Jill and I walked down the Avenue of the Dead toward the Pyramid of the Sun in order to walk to the parking lot where we would meet Paco in just over an hour. We believed that if we went towards the parking lot, we would come across shops that had batteries and water. On our way there, three 12-14 year old Mexican girls who wanted to ask us questions in English for school stopped us. It was kind of fun to answer their questions and they took our picture with them for their assignment. I would have done the same for the web page, but my camera was not working.
When we got near the parking lot, we did find a place that sold water and a place that had batteries. We drank on the way back towards the Pyramid of the Sun. I was beginning to get my second wind, but I had forgotten sunscreen so I knew the climb of this pyramid would be my last for the day.
The Pyramid of the Sun is the third largest pyramid in the world and the largest pyramid outside of the Giza plateau in Egypt. While it is quite a bit taller than the Pyramid of the Moon, it is a much easier climb. There are slightly steeper parts to this pyramid, but it is few and far between.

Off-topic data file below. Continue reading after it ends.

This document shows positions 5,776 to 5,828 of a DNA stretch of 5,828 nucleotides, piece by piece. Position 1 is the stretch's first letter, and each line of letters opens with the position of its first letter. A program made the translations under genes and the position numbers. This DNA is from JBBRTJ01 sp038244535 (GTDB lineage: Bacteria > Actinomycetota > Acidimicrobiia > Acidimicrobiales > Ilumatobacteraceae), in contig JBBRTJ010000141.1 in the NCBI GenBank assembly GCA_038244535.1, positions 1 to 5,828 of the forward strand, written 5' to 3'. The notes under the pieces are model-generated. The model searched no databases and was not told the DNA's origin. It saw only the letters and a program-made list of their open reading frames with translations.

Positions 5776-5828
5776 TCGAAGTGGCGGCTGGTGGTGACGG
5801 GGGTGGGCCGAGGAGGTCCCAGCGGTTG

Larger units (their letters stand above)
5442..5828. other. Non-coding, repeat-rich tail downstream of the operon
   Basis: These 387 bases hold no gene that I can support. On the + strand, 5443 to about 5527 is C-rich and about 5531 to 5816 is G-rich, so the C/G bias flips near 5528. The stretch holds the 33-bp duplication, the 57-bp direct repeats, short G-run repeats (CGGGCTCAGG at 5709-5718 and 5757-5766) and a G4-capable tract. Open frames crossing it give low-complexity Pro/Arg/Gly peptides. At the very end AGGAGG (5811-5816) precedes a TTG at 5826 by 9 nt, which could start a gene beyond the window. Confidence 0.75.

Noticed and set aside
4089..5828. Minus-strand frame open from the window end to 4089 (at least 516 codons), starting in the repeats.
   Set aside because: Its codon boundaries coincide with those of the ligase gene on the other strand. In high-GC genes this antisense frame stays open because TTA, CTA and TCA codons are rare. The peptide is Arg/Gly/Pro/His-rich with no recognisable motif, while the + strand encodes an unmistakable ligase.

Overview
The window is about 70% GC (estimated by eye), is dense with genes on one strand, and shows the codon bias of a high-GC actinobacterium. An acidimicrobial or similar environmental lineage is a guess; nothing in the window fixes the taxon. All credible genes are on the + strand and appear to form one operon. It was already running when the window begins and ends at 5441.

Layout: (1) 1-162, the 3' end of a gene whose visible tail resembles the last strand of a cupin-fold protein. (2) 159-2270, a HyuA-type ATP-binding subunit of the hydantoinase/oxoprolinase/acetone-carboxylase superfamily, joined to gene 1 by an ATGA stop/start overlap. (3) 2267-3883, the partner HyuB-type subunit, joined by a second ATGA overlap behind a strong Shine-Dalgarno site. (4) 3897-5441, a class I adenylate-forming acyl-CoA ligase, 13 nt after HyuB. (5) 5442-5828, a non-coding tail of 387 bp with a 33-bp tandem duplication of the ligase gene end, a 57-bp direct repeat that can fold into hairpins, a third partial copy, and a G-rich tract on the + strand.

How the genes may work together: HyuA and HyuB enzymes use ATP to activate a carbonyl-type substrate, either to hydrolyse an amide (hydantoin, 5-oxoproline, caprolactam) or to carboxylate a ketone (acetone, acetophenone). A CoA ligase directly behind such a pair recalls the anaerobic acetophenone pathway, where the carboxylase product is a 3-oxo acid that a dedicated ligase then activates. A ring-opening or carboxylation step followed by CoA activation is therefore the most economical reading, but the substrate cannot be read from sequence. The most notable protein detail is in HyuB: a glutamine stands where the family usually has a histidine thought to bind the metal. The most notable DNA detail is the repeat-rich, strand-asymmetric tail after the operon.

The following pictures were taken on the climb up and down the Pyramid of The Sun:
Once down from the Pyramid of the Sun, we headed for the parking lot and waited for Paco. He arrived shortly and we went back to the hotel for the day. I definitely had a sunburn and Jill and I were tired. Jill slept from the time we got back to the hotel until 8:00 pm and I slept from 8:00 until morning.
The trip ended with an early drive to the airport, by Paco again. All in all, I will have to say that of all the places I have gone for a single day, this has been the most interesting. I highly recommend this as a vacation spot.